Fitness can be a challenge, and even more-so when you have health issues to contend with along the way.
Have you ever seen that commercial for Fibromyalgia that states that activity can help alleviate pain?
If I move, it results in painful flares that make me want to do nothing but sit as perfectly still as possible!
There are three things to consider, however. The first is that light activity such as a gentle walk, gentle stretches, or cycling at a very light resistance does indeed help alleviate pain and keep the muscles loose, as tight muscles will also contribute to pain over time, resulting in a catch 22. What you don’t want to do is go all gung-ho on your body with a multitude of climbing, weight resistance and other such activities. Keep is slow and simple. Do only what your body will permit and allow yourself time to work up to it – even up to a gentle walk. The third thing to consider is that the commercial does not take into account dietary changes, such as AIP that will assist your body in healing and allowing it to do more along the way. Simply, they are selling a medication and would rather you remain ill. Simple as that.
While I do some sort of activity every day, I never ever push my body further than what it tells me it is up to. It is one thing to be sore, but it is quite another to be in pain with stiff joints. It is on these days that I will participate in a very light resistance (on 1 or 2) on my DeskCyle to help alleviate the stiffness in my legs.
As a matter of fact, I am having one of those days as I write this since I spent a lot of time chasing my son around the house and clearly overdid it! But it is all worth it because I need to allow my body time to rest and recuperate as well and today, my body says no!
Now that I have made it clear how important it is to listen to your body and never ever do more than it is capable, that doesn’t mean not to improve and escalate. Since I began in December 2015, my resting heart rate is lower and I have much better endurance than I did. I maintain a heart rate of 104 on level 3 now, when it began at 130. level 2 started at 108 and is now 95 on level 2 using the DeskCycle. Each day, I cycle between 1 and 4 resistance until I meet my 15,000 revolution goal.
In addition to my Fibromyalgia, I also have to remain aware of my nerve damage that I have endured from participating in gymnastics for 12 years as a child and teen. This limits some of the movement that I can do with resistance exercises. This is one aspect I must always be conscious of since overdoing anything with my wrists can have dire consequences. To work around this, I still participate in arm exercises, but I limit the repetitions using a heavier weight and I modify the grips as not not agitate the nerves as much or as quickly. For example, I cannot do a pushup with flat hands. I must always do pushups while holding onto a dumbbell.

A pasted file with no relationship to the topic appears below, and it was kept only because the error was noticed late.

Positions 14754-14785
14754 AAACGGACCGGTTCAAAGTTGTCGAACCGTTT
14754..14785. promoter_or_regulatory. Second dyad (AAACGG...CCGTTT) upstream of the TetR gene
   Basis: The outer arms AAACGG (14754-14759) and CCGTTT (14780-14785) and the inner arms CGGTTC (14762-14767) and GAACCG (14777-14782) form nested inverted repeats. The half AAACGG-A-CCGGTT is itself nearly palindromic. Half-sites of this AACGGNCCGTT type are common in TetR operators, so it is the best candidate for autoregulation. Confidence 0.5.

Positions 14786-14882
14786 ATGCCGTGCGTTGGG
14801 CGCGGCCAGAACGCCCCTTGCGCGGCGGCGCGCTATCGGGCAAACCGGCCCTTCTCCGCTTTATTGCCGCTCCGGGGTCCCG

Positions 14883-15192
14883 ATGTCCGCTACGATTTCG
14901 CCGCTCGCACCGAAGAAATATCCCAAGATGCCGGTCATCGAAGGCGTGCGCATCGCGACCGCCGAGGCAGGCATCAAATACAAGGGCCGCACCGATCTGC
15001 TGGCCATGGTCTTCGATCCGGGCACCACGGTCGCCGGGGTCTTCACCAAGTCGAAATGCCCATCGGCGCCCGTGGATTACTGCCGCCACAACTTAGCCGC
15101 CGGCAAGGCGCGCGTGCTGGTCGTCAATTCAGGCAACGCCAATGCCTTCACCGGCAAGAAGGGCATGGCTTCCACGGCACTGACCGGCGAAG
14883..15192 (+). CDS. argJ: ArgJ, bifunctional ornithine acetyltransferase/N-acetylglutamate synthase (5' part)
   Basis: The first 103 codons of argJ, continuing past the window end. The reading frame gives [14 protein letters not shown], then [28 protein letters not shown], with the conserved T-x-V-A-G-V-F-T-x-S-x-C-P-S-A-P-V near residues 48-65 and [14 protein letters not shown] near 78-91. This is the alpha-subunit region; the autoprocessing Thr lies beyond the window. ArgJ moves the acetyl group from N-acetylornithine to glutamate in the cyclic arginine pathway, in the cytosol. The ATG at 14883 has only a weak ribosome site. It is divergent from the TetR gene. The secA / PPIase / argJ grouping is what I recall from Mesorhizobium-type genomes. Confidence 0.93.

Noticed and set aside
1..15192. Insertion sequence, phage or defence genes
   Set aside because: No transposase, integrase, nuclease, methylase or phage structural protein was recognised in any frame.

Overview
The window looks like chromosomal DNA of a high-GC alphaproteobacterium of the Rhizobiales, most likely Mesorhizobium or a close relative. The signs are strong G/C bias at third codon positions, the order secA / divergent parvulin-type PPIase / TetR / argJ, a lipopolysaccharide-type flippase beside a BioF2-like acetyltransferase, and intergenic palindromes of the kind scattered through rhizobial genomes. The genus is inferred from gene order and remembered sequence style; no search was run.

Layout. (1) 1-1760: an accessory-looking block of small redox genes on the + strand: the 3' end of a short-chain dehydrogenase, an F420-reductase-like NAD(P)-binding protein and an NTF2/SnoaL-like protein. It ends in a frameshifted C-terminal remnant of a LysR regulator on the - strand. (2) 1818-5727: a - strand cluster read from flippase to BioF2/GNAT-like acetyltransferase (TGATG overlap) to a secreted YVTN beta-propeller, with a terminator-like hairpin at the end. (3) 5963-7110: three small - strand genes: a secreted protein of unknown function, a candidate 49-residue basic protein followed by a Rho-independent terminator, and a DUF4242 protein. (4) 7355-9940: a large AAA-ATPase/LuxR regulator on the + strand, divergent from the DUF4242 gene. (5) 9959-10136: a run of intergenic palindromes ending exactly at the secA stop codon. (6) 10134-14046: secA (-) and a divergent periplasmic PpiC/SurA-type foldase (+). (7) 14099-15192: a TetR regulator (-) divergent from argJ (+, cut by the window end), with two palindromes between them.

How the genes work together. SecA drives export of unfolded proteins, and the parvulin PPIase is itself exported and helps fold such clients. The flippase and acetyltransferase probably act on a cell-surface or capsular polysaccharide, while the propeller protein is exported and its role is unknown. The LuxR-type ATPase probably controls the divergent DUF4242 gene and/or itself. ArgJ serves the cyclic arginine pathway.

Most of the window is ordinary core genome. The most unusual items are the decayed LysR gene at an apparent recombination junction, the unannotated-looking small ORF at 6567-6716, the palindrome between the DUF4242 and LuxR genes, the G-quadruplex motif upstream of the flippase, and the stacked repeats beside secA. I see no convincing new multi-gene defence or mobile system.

In short, I still follow Mark Sisson’s basic fitness outline but have modified it for my own needs and capabilities. Instead of throwing in the towel and saying I am just not capable, I modify and I try.
At first, 15,000 “steps” a day seemed quite overwhelming, but then I broke them out over my work day. If I did 1,500 steps every hour, I’d be done by the time I went home and anything extra was a bonus! The schedule is as follows:
That averages to a mere 25 steps a minute!
So, you may ask me, Kara, what does all this talk about steps and revolutions have to do with AIP Fitness?
Well, it has to do with the very fact that 1) You can find ways to fit fitness into any schedule (notice my work hours) 2) It is imperative you keep active throughout the day and not bunch it all in at once. 3) It’s totally possible to get and stay fit even when your body is compromised.
Remember: Go slow and listen to your body. Don’t rush and give yourself time and compassion. Improve but don’t push too hard.